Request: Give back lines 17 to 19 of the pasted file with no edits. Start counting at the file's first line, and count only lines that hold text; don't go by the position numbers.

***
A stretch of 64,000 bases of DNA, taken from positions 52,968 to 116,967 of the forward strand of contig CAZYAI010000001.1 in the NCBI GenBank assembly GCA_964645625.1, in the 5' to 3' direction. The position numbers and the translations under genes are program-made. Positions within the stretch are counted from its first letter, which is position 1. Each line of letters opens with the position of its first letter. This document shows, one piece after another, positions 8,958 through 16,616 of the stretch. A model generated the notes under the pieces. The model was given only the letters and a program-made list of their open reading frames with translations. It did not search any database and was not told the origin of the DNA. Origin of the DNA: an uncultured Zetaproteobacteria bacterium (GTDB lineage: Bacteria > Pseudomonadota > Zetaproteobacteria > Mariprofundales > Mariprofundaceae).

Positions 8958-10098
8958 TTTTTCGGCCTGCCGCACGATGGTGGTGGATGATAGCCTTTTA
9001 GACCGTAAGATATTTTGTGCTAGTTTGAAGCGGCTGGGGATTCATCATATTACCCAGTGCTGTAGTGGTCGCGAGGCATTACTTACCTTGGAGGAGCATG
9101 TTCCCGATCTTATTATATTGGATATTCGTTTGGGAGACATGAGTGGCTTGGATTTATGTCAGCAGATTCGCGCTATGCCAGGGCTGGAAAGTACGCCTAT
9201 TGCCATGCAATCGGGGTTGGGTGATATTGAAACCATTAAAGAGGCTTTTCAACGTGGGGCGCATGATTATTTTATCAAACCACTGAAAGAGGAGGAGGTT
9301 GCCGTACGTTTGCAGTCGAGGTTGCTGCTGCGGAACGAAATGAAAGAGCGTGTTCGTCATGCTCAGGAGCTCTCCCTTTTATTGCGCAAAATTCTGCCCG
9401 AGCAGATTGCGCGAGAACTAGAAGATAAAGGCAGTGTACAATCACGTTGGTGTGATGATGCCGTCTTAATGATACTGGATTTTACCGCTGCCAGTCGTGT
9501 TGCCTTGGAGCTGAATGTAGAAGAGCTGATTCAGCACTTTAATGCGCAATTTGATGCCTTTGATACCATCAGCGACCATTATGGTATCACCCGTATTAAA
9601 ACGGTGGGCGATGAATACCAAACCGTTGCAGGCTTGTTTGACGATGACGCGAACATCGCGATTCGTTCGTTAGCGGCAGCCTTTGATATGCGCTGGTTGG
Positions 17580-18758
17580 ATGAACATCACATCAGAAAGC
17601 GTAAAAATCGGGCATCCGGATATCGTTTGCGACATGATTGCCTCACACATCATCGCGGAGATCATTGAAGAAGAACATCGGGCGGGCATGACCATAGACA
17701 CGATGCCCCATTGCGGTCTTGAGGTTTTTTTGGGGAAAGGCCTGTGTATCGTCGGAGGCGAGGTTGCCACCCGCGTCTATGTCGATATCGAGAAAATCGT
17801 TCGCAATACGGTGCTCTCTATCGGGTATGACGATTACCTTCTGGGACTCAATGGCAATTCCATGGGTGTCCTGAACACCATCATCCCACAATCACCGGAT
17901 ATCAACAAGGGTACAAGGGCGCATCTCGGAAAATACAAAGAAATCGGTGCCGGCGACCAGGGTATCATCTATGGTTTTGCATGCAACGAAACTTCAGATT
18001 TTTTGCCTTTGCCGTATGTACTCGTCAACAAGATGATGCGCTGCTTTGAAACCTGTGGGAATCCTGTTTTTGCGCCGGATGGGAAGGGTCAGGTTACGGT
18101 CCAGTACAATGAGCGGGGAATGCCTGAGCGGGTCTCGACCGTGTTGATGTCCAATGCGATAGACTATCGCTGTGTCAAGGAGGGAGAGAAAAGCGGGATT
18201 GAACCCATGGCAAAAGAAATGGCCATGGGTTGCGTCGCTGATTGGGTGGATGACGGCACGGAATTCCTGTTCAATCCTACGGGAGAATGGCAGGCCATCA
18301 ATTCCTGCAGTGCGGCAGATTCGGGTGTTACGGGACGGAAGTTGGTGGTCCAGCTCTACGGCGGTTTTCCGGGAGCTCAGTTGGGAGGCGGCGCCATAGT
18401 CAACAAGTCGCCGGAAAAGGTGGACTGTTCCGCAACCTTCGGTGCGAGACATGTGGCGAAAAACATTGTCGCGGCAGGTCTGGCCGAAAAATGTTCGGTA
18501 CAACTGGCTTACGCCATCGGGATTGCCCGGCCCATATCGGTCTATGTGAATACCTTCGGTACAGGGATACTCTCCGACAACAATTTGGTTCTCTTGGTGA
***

18001 TTTTGCCTTTGCCGTATGTACTCGTCAACAAGATGATGCGCTGCTTTGAAACCTGTGGGAATCCTGTTTTTGCGCCGGATGGGAAGGGTCAGGTTACGGT
18101 CCAGTACAATGAGCGGGGAATGCCTGAGCGGGTCTCGACCGTGTTGATGTCCAATGCGATAGACTATCGCTGTGTCAAGGAGGGAGAGAAAAGCGGGATT
18201 GAACCCATGGCAAAAGAAATGGCCATGGGTTGCGTCGCTGATTGGGTGGATGACGGCACGGAATTCCTGTTCAATCCTACGGGAGAATGGCAGGCCATCA